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Incorporate Massage Blog

5 Persistent Company Culture Ideas You've Got All Wrong

Posted by Erin Hall on May 9, 2016 5:10:00 PM

We all know bad company culture when we see it.: Unmotivated employees, lack of trust and communication, and a generally apathetic atmosphere.

So what's the best way to create great culture? To see if your organization is on the right track, check out these 5 corporate culture myths.


 5 Company Culture Myths That Just Won't Quit


 

Company culture ideas

Myth #1: You know what you're doing

Reading articles like this one or taking a webinar on creating corporate culture is a good way to understand where to start.

But don't think for a moment that general ideas about culture will help YOUR company in specific ways. 

You've got to ask your employees what kind of elements they want in their company culture -- find out what's working already and what's broken.

Bring your team in on the conversation, and involve everyone in the process of building your company culture. Mangers, directors, and HR VPs have the power to implement great programs. But make sure they are programs that make sense for your team. 

Related: 3 Quick Tips to Boost Employee Morale [video]

 

Myth #2: Corporate culture doesn't impact your finances

Happy workers are productive workers who stay with your organization for a long time. This means less time, money, and resources spent on hiring new people once burn-out hits.

Workers won't stay where the environment isn't a place of positive career growth and pleasant people.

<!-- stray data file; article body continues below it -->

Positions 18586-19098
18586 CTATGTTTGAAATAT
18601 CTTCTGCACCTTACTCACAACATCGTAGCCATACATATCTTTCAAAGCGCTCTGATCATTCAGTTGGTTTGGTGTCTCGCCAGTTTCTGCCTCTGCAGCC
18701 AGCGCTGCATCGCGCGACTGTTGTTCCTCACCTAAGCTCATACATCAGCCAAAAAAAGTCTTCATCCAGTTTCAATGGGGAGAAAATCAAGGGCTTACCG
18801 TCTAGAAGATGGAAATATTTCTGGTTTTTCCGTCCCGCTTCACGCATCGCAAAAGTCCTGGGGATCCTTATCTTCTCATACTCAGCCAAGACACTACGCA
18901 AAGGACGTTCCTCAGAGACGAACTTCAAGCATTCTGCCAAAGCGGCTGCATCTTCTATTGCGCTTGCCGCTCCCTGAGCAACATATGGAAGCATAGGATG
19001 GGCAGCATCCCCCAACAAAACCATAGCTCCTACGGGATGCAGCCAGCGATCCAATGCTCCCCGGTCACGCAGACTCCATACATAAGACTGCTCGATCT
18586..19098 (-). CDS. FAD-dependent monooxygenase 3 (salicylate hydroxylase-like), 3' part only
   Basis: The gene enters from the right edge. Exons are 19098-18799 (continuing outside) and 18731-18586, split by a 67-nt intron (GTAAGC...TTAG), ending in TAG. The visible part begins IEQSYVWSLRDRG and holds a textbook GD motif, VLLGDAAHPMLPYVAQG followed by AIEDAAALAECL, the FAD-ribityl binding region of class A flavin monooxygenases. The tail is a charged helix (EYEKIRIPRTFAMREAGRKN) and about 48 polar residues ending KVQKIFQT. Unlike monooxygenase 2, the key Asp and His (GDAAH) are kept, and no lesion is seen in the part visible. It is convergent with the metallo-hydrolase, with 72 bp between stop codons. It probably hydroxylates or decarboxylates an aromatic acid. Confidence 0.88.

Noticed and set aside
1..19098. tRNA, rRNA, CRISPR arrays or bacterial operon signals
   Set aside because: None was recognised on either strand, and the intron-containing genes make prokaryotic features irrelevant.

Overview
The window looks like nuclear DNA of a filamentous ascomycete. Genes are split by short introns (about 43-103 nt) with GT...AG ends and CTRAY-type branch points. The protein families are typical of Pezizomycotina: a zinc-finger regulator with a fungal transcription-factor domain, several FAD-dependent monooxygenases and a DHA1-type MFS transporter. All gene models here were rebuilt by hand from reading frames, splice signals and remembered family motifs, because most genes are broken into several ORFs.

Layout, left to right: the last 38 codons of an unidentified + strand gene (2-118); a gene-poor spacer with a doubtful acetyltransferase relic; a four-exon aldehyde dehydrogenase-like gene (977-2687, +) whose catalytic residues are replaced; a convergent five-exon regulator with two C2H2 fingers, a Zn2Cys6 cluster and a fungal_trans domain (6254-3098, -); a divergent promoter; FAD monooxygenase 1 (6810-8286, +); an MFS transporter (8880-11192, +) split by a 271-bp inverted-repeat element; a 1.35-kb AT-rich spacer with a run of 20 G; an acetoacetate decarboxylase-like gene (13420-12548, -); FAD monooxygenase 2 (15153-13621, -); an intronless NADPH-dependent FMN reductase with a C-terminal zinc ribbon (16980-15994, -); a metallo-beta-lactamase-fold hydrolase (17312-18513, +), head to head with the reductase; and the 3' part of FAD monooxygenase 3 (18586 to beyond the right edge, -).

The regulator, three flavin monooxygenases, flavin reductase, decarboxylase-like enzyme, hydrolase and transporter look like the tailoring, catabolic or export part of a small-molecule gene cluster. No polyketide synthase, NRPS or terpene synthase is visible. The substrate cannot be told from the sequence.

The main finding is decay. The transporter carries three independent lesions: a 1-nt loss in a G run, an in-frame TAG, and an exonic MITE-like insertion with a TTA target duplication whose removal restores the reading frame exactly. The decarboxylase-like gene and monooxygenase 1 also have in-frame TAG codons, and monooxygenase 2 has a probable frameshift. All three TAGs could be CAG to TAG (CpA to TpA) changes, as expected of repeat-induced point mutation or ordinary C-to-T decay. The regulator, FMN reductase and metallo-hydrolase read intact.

This is why it's so important to hire the right people in the first place. Don't just hire for technical skills, but also for who is a match to the culture you are creating.  

Aside from on-boarding costs, the right corporate culture makes it possible for employees to do their best work, which means deadlines are met, problems are solved, and clients are kept happy.

Related: How This One Hiring Decision Changes a Company's Culture

 

Company Culture Ideas

 

Myth #3: Employees create the culture alone

Everyone in an organization is involved in the creation and ongoing support of a culture --whether the culture is positive or negative. It's not on the employees' shoulders to build the corporate culture.

Because here's the truth: Whatever the top management people believe about how a business should be run will trickle down and start creating the culture. 

If a CEO believes their employees are replaceable cogs in a machine who are there to make the company money -- the culture won't be one that anyone thrives in. Even if there are "values" that try to claim otherwise.

What's important to a boss will help create the worker's experience. If a CEO wants these particular employees to grow and help the business grow as a result, the culture will be one where employees thrive, are appropriately challenged, support one another, and are happy to be part of the team.

 

company culture myths

 

Myth #4: Workplace culture is built from perks

Your company culture is not built from just one thing.

A foosball table and free snacks is a drop in the bucket of what creates corporate culture.

There are other factors to consider when thinking about how to shape your workplace culture. Ensuring that workers have creative freedom and reachable team goals is just as much a part of a culture as are PTO policies and starting salaries. 

Related: 9 Ways to Build Company Culture From the Ground Up

 

Myth #5: The right culture will fix your problems

While it's true that a toxic culture is detrimental to your business, getting your culture back on track isn't the one thing that will fix all the problems.

Just like the human body needs a combination of diet, exercise, sleep, and the right genes to function well, so too does a business need a mix of things to create winning results.

Culture is a key ingredient to creating a successful business, because it's what supports your workers to excel at their jobs. But open communication and a ping pong table in the break room wont fix a poor business plan.

 

company culture checklist

 

Topics: company culture